“Adam Smith is often wrongly seen as the patron of free market capitalism without a conscience.” — Gordon Brown, Prime Minister (Labour Party)
I just celebrated the most unusual 4th of July fireworks I’ve ever experienced — in Edinburgh, Scotland, where Nobel Prize economist Vernon Smith unveiled a giant statue of Adam Smith, on Royal Mile Road.
For decades, Marxists and socialists could go to the Highgate Cemetery in London and honor their patron saint, Karl Marx. Now, finally, we free-marketers can make our own pilgrimage to Edinburgh and worship our own hero to free-market capitalism.
This historic monument was the brainchild of the founders of the Adam Smith Institute. Kudos to Eamonn Butler and Madsen Pirie, who raised over half a million pounds to complete the task. I was glad to be one of the early contributors.
The ceremony attracted several hundred well-wishers. All morning rain threatened, but after the brief ceremony, the Gods shined down on Adam Smith and sunshine enveloped the city for the rest of the day. (But it poured rain the rest of the weekend.)
An American Co-Sponsorship?
I should have brought a American flag to the ceremony because it was in many ways an American affair. Major contributors came from the United States. Vernon Smith flew in from California to dedicate the statue, and Bob Tyrrell, editor in chief of the American Spectator, came from Washington to give one of the keynote addresses at the dinner on the 4th. Queen Elizabeth was originally invited to conduct the ceremonies, but ultimately declined (I was told she was too busy giving some award to a pop star.)
There’s also a synergy between Adam Smith and American independence day. On July 4th, 1776, Thomas Jefferson penned the words “In the course of human events” in America’s declaration of political independence. A few months earlier, on March 8, 1776, Adam Smith issued his own declaration of economic independence with the publication of his two-volume classic, “The Wealth of Nations.” It was the intellectual shot heard around the world.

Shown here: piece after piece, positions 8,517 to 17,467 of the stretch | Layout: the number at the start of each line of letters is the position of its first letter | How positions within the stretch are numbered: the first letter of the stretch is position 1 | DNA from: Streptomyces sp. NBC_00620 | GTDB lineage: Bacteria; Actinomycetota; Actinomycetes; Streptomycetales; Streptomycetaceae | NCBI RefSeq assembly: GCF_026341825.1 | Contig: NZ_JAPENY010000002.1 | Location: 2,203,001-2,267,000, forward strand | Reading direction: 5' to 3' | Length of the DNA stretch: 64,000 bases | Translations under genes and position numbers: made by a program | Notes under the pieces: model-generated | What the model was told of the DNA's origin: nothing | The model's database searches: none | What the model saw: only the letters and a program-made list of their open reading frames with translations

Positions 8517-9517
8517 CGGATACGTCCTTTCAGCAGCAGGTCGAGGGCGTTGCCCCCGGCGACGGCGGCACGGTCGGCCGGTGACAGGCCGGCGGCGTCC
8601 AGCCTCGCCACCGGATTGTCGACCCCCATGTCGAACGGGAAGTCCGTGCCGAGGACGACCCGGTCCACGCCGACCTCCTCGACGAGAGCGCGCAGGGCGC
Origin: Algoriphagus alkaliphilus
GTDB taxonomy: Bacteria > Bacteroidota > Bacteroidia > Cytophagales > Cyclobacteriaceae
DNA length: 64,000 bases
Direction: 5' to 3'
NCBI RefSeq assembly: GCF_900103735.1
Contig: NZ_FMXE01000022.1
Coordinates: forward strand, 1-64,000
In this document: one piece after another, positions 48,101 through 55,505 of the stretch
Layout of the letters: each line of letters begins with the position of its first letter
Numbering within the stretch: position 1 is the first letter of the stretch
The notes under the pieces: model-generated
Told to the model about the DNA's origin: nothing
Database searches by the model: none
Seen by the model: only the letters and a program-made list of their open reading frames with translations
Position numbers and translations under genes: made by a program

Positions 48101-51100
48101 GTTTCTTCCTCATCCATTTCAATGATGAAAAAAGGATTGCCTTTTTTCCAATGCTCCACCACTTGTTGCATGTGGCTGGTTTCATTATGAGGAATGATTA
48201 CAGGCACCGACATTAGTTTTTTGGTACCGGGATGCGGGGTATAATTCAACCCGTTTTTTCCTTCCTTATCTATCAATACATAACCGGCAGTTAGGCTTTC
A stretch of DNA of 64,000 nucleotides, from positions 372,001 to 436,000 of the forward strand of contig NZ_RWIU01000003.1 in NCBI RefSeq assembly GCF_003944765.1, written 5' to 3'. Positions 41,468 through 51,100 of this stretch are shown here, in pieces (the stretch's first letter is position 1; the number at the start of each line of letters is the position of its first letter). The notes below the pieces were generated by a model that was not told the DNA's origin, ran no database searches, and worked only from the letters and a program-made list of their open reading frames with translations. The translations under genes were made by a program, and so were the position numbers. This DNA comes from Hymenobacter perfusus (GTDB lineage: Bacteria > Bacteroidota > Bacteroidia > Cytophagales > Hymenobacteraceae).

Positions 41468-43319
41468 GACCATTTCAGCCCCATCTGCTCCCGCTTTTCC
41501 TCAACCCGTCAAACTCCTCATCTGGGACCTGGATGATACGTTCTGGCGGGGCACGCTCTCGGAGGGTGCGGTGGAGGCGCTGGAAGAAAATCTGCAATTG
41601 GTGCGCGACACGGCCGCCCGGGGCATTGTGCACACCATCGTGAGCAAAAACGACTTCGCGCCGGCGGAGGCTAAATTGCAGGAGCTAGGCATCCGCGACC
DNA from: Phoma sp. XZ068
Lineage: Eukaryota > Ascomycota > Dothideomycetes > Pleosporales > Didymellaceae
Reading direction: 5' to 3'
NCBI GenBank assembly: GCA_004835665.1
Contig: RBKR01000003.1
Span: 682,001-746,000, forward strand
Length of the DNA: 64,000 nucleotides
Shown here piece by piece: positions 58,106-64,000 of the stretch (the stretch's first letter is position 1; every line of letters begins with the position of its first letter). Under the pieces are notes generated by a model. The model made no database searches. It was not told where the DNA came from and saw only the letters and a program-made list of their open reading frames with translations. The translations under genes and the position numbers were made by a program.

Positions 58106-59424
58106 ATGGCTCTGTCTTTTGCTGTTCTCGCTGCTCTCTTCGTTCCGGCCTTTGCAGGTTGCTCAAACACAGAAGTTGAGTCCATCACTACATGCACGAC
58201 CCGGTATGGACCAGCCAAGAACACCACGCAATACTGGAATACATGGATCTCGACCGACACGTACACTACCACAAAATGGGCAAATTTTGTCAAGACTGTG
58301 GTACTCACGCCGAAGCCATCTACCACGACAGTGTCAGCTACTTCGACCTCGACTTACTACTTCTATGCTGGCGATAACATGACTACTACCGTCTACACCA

Labour’s New Mentor: Adam Smith?
But wait! The Labour Party in Britain isn’t happy that the libertarian Adam Smith Institute has captured Adam Smith as their own. Since becoming prime minister, Gordon Brown has done his best to make Adam Smith a New Labourite by quoting him regularly on public education, welfare, workers rights, and public works. He often cites Adam Smith’s earlier book, “The Theory of Moral Sentiments” (1759). “Adam Smith,” he contends, “is often wrongly seen as the patron of free market capitalism without a conscience.”
Iaian McLean, professor of politics at Oxford, released a book recently, not by the title “Adam Smith, Classic Liberal and Free Trader,” but rather “Adam Smith, Radical and Egalitarian.” Gordon Brown wrote the introduction. In this book, McLean tries to convince the reader that Adam Smith should not be thought of as a free-marketer, but as a “social democrat” who would be more comfortable among the Labour Party regulars.
For example, McLean argues that Adam Smith, if alive today, might support the Labour Party’s agenda of a larger public education program and minimum wage legislation.
But I noticed with interest that Professor McLean was very selective in quoting Adam Smith to make his case. He conveniently left out this statement from the Wealth of Nations: “Whenever the law has attempted to regulate the wages of workmen, it has always been rather to lower them than to raise them.” Based on this statement, it appears that the Scottish philosopher might opposed the minimum wage.
Or how about this quotation from The Wealth of Nations (also ignored by McLean): “To prohibit a great people from making all they can, or employing their stock and industry in the way that they judge most advantageous, is a manifest violation of the most sacred rights of mankind.”
I doubt if we will be hearing Gordon Brown using that quote from Adam Smith any time soon.
Adam Smith to be the First Person to be Inducted into the Free Market Hall of Fame
I am happy to announce that this coming Saturday, July 12, at the Saturday night banquet at FreedomFest in Las Vegas, Steve Forbes will present the name of Adam Smith as the first inductee in the Free Market Hall of Fame. As Milton Friedman said, “Adam Smith was a radical and revolutionary in his time–just as those of us who preach laissez faire are in our time.”
If you’d like to come to this historic event, there are a few tickets left to FreedomFest, which starts this week (July 10-12, at Bally’s/Paris Resort). To sign up, go to www.freedomfest.com or call Tami Holland at 1 866 266 5101. Over 1400 people are coming to this celebration. Come join us, and celebrate Adam Smith and 7 other individuals to be inducted into the Free Market Hall of Fame.
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